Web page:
This article was co-authored with Abhijit Bhaduri.
There are many good reasons for predicting human performance at work.
- The vital few are truly different: First, at any level and in any job and industry, there is substantial variability in people’s performance, which explains the near-universality of the Pareto effect, whereby fewer than 20% of people tend to account for around 80% of group or organizational performance. As we have argued in a recent book, identifying these “vital few” in advance is crucial if you want to compete in the war for talent.
- Most people cannot assess their own potential: Second, people will be happier and more productive if they end up in jobs that are a good fit for them, but you cannot rely on them to work this out by themselves. Indeed, most people have a fairly inaccurate sense of their own talents, especially when the question is how good they are in comparison to other people. As a consequence, too many employees end up in jobs they detest.
- Traditional talent criteria are obsolete: Third, many of the traditional indicators or “signals” used to predict future job performance have been devaluated by the changing landscape of work, and this will only intensify in the future. In broad terms, we have transitioned from a world where academic expertise, hard skills, and formal qualifications were essential to predict whether someone would fit a given role, to a world where experience, soft skills, and broad talent traits have come to represent the cornerstone of human potential.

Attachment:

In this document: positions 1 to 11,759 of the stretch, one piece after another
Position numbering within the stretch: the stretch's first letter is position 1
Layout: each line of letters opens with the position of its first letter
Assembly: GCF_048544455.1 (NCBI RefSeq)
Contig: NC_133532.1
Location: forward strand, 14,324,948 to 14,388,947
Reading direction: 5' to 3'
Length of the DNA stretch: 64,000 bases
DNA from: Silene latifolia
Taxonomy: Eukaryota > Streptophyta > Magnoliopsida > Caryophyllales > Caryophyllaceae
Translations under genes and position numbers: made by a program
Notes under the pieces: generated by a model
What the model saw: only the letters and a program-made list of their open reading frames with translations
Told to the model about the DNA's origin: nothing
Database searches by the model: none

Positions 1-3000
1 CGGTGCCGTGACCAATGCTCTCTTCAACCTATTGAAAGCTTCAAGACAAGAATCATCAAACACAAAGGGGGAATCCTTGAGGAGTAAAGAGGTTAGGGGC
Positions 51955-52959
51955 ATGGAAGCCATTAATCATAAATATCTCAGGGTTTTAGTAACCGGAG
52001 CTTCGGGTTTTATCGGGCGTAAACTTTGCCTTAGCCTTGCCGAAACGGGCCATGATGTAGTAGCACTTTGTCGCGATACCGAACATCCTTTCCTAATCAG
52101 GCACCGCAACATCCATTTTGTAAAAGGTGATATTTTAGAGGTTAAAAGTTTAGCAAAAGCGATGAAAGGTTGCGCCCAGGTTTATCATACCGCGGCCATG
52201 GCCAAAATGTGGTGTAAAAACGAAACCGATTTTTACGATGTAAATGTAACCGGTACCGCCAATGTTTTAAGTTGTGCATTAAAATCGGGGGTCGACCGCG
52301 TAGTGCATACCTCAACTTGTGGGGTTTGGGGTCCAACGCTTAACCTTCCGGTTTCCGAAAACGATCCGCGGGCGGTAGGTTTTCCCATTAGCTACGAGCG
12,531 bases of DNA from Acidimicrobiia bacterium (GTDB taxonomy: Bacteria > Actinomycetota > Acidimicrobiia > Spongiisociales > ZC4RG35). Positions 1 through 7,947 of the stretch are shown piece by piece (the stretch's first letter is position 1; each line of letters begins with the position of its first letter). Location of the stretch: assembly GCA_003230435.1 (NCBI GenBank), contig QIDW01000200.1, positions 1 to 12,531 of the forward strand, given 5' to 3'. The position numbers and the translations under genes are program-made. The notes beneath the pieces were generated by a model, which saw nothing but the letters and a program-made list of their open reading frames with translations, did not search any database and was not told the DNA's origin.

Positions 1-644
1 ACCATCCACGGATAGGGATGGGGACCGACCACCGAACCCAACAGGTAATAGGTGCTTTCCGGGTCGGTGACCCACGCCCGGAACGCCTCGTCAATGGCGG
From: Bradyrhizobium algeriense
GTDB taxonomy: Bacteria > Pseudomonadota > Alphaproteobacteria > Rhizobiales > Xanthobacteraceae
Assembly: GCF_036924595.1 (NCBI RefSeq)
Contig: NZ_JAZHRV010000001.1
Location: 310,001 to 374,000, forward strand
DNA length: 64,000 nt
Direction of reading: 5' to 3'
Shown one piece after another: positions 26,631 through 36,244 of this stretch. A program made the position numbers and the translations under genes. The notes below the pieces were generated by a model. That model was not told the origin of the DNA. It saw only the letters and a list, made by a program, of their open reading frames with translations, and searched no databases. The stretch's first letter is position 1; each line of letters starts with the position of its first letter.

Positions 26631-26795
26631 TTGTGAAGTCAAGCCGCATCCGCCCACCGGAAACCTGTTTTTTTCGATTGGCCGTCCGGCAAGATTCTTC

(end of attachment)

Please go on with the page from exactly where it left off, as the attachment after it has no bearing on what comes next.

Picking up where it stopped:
In addition, innovations in HR technologies are also changing how we evaluate these new vital attributes of potential. If AI and science can join forces, we will soon live in a world where a substantial proportion of the workforce will not need to be assessed, because of the amount of data we will have on people.
Assessing for jobs that don’t exist today
To be sure, not much has changed when it comes to predicting someone’s ability to do something they have done in the past. People have always been creatures of habit – and they always will be – so past behavior is a very good predictor of future behavior. However, if we are interested in working out whether someone is able to do something they haven’t done before, let alone predict their performance on jobs that do not exist yet, things get a lot more complicated. According to a ManpowerGroup and World Economic Forum report, 65% of the jobs that await generation Z will be jobs that do not exist today, and a recent report by Dell estimated by 2030 only 15% of today’s jobs will still exist.
Fortunately, science provides a well-established solution to address this challenge. In fact, there is a fairly formulaic process for quantifying someone’s potential for performing a job they have not done before, even if we don’t know what that role might actually be.
Ability, likability and drive
The first and most important recommendation is to focus on generic and universal ingredients of talent, such as ability, likability, and drive. As we have shown in our own research, these are the most important qualities for predicting not only people’s job performance, but also their career success. We may not know what the future jobs will look like, but it is safe to assume that people who are generally smarter, better able to deal with people, and more hard-working, will be able to perform them better than their less able, likable, and driven counterparts, and it is relatively easy to measure the degree to which people possess these qualities. Furthermore, this simple formula can be applied at all levels of job complexity and seniority, including the C-suite.